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Posted 6th July 2023

How SMEs Can Harness Data to Improve Their Cashflow

Being able to predict its cashflow is vital for every small and medium-sized enterprise (SME). It enables them to project how much money will come into and go out of a business over a defined period, and, therefore, budget accordingly for their future.

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how smes can harness data to improve their cashflow.


How SMEs Can Harness Data to Improve Their Cashflow

Being able to predict its cashflow is vital for every small and medium-sized enterprise (SME). It enables them to project how much money will come into and go out of a business over a defined period, and, therefore, budget accordingly for their future.

By carrying out a cashflow forecast, a firm can determine their financial position far more accurately than by any other means. As a result of being able to see how the enterprise is performing, leaders can make far more informed decisions and plan for the future, whether that’s to borrow or invest more to grow the business, as well as to find new opportunities to capitalise on. The end result is that the operation runs far more smoothly and effectively.

Cashflow forecasting’s role can’t be underestimated, particularly in light of the fact that 90% of UK businesses fail due to cashflow problems, according to the Office for National Statistics. That’s because many’s cash reserves dry up as they find debtors and creditors hard to predict and they carry too much stock, which could be easily overcome by producing an accurate cashflow forecast.

But in order to successfully make a cashflow forecast, first companies must have good quality and reliable data to hand. They can then analyse that data in order to make their projections.

Cashflow forecasting

It’s essential to carry out regular cashflow forecasts, ideally for one, three and five years, as they can change significantly over time, depending on incomings and outgoings. That way, SMEs can identify any shortfalls they need to plug, spending that should be reduced or surplus cash that can be put to better use in other parts of the business. It’s also critical in terms of borrowing, given that most lenders will expect to see a 12-month cashflow forecast for the business before deciding whether to offer them a loan.

Cashflow forecasting is the most important of the five main types of forecasting. It’s done by looking at revenue (money coming in) and expenses (costs incurred), and then working out the net cashflow (the difference between the two).

Data is key

That’s where data comes in. The company needs to look at every aspect of the business, including variables such as terms of payment, incentives to get people to pay on time, the time taken between finishing a job and getting paid, and seasonality. It must also consider its most significant outlays, including payroll, rent or mortgages, inventory, supplies, tax obligations and any large upgrades of machinery or equipment.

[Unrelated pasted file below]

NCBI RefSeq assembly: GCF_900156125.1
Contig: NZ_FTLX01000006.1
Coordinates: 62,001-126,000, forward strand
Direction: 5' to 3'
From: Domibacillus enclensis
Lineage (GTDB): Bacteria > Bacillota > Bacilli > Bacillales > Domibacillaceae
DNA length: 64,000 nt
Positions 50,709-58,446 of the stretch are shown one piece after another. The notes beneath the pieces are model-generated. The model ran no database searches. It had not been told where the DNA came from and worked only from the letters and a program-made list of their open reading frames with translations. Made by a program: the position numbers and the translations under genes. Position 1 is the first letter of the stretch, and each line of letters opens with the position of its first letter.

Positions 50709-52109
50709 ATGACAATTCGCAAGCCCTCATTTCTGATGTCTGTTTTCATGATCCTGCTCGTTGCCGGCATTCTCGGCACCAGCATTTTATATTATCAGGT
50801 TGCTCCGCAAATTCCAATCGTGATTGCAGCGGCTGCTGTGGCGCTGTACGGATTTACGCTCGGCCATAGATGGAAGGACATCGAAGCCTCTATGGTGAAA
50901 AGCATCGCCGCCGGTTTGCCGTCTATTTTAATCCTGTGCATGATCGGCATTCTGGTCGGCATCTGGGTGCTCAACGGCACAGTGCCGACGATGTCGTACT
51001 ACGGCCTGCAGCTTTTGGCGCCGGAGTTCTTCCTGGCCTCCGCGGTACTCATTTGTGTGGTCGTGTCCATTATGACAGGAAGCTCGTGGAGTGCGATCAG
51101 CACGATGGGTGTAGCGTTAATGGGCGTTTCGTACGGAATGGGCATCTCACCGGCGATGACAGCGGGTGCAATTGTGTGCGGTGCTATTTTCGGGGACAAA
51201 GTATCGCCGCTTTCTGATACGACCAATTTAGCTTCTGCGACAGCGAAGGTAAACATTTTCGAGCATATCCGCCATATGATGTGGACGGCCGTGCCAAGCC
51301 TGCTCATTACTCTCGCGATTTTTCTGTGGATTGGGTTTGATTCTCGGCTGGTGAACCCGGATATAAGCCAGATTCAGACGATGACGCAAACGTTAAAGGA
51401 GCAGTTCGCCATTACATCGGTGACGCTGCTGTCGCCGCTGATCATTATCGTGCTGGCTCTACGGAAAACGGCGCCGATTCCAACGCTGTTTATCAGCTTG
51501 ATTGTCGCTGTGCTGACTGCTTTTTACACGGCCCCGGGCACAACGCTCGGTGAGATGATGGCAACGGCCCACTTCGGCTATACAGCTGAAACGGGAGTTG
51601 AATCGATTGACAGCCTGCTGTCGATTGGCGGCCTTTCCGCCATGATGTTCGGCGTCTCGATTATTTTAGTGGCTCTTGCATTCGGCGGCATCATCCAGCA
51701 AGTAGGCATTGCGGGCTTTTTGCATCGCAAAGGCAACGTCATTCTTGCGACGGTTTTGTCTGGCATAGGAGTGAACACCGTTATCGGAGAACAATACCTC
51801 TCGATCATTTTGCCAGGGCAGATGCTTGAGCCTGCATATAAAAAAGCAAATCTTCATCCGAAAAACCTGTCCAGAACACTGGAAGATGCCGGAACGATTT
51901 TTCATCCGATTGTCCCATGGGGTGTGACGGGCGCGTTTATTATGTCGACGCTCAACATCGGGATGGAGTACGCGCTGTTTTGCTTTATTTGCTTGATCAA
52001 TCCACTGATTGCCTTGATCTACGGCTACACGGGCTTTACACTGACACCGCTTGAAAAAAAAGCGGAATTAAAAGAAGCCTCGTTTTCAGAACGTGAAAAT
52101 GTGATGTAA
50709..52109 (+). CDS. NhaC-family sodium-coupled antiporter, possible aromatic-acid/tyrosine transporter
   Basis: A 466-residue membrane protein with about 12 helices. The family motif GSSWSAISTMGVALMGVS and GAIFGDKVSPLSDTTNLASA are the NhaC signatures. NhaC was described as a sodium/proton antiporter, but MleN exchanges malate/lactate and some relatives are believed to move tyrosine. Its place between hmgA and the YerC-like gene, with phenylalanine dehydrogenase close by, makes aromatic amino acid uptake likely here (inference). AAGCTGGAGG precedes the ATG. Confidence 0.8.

Scenario modelling

Cashflow forecasting is modelled on different types of scenarios. The three main ones are the base case, the worst case and the best case scenario.

The best case may include the most favourable economic conditions, and the highest possible revenue growth and lowest possible expenditure and rates. The worst case is the opposite: based on the highest possible interest rates, inflation rate and discount rate, and input pricing. The base case is derived from a business-as-usual cashflow forecast.

Future forecasting

There are many online financial forecasting tools readily available that can provide accurate cashflow projections based on data from a company’s accounting software and databases. It’s a matter of first figuring out which one will work best for a particular business.

Given the current adverse and uncertain economic climate, it has never been more important to be able to accurately forecast cashflow. That will put SMEs on a far stronger financial footing to continue to thrive and weather any future economic shocks.

Chirag Shah, founder and CEO of Nucleus Commerical Finance and Pulse.io has over 20 years of experience in the financial services industry and a deep understanding of the needs of UK SMEs.

In 2011, he founded Nucleus, a leading alternative finance provider, to offer flexible and tailored solutions for SMEs across various sectors and stages of growth. With an understanding of the challenges that UK SMEs face in the current economic climate, Chirag launched Pulse in October 2022, a free-to-use service that helps businesses and accountants gain insights into financial performance with AI-powered data visualisation and personalised dashboards. Chirag is not only committed to driving growth and innovation in the UK business ecosystem, but he’s also helping SMEs better understand their data to boost their profitability and guide them towards success.

Chirag Shah

Categories: Business Advice, Finance, News


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